The latest edition of the MiFo LGBT Film Festival will screen a variety of queer films April 21 through 30. For ten days, you can catch movies that offer something different from the straight white nonsense you endure daily. But given dozens of films, which should you prioritize? We’re here to help.
A Colorful World
The three-part screening event pairs 195 Lewis, a dramedy web series, with the short films Private Dick and Cocoon. Ever since the debut of 195 Lewis’ trailer last year, we’ve been as hyped as can be. It’s not a film, but a dramedy web series, and it looks absolutely gorgeous, with seductive colors and lighting filling every frame. Plus, it’s about a group of women navigating being black, queer, and polyamorous in New York City. So, basically, the opposite of Girls — and seemingly a lot more interesting. The Brooklyn-based series follows two characters, Yuri and Camille, as they test the boundaries of their open relationship. Private Dick and Cocoon offer complementary takes on the lives of queer women of color.
A Colorful World will screen at Regal South Beach Wednesday, April 26.
The brilliant Apricot Groves is the rarest kind of queer film: one that eschews the usual tropes, such as coming-of-age tales, jokey plots, and tragic narratives. Pouria Heidary Oureh’s film is about an Iranian-Armenian trans man living in the States since childhood. He returns to Armenia to meet his girlfriend’s family and go through the motions of marriage prep. This sounds like it could lean into melodrama, but it never does; the film is more interested in showing the anxieties of marriage and relationships than it is in focusing on the trials that come with transitioning. It’s a quiet, beautifully shot feature that reminds us that trans stories don’t have to and shouldn’t always be tragic narratives.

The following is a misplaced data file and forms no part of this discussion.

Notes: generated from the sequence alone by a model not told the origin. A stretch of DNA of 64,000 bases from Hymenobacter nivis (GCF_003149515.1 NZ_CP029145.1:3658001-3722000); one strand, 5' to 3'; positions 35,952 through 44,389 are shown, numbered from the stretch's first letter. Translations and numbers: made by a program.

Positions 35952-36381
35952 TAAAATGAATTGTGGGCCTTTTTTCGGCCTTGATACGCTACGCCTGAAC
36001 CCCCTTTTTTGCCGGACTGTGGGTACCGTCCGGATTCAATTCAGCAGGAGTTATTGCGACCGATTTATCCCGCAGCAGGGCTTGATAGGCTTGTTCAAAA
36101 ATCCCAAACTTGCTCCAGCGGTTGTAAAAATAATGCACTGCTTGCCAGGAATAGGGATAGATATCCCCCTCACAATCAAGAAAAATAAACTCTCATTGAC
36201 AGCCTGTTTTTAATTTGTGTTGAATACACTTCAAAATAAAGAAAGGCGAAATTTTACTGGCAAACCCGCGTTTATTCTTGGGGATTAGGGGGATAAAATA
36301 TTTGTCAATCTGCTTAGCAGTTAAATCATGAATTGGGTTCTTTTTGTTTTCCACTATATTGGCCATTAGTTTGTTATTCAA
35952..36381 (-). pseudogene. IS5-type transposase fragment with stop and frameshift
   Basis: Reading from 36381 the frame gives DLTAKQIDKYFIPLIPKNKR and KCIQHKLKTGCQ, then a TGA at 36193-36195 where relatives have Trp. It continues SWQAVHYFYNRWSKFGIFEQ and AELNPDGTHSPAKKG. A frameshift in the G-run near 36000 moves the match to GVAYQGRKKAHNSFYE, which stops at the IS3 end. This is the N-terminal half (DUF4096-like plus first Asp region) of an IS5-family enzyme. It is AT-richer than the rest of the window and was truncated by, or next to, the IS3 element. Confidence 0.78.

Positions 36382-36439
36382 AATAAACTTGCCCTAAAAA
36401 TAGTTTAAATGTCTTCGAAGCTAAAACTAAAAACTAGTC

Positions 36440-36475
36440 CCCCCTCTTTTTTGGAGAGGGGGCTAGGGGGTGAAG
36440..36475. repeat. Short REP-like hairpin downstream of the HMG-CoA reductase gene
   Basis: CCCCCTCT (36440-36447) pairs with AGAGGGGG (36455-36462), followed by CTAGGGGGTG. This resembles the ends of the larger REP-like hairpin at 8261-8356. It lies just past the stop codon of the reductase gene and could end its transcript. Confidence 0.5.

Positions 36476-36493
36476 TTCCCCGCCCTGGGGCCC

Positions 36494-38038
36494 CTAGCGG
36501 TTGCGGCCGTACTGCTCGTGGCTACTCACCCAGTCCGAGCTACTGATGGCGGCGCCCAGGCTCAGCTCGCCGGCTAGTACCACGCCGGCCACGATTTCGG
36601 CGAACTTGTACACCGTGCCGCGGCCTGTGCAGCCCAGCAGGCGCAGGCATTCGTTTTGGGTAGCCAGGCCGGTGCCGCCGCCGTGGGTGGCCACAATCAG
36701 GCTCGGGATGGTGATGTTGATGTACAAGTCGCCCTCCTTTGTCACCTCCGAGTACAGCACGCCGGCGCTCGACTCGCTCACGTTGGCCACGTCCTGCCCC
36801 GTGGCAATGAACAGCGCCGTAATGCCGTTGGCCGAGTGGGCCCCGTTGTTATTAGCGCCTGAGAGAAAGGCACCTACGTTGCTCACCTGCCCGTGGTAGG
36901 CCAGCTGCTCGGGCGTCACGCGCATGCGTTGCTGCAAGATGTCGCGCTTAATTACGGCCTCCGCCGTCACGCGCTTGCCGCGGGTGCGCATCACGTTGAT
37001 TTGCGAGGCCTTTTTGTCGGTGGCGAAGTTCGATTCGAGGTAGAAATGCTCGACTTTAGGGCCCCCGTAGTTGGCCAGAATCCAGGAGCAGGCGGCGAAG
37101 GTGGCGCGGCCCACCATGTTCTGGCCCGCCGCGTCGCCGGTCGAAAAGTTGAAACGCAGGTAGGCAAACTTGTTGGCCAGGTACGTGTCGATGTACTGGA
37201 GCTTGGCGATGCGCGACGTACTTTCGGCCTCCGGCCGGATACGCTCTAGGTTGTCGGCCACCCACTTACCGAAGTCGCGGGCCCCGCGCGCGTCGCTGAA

Apricot Groves will screen at Regal South Beach Saturday, April 22.
Heartstone is the winner of a number of festival awards, including Venice’s Queer Lion, which awarded it “for the exquisite touch in showing the coming of age of two young friends and analyzing the acceptance of homosexual feelings and passions.” Coming-of-age tales can grow tiresome, but Guðmundur Arnar Guðmundsson’s film, though a bit too long for its own good, shows what it feels like to be a teenage boy, whether you’re queer or queer-adjacent. The setting of a remote Icelandic fishing village makes the familiar tale only all the more interesting.
Heartstone will screen at Regal South Beach Sunday, April 23.
Women Who Kill
Ingrid Jungermann’s Women Who Kill is an amusing feature that actually premiered at MiFo last year during its Fort Lauderdale edition and took the Best Feature Film prize. The film follows ex-girlfriends Morgan and Jean, who host a podcast about female serial killers. One day, Morgan meets a mysterious fan of the podcast, with whom she becomes entangled; potential danger ensues. It’s a funny film that plays with a concept that’s been done before — how exes feel about their former partners dating new people — but does it well.
Women Who Kill will screen at Regal South Beach Sunday, April 30.
MiFo LGTB Film Festival
April 21 through 30. Visit mifofilm.com. Ticket prices vary.
Miami New Times by Juan Barquin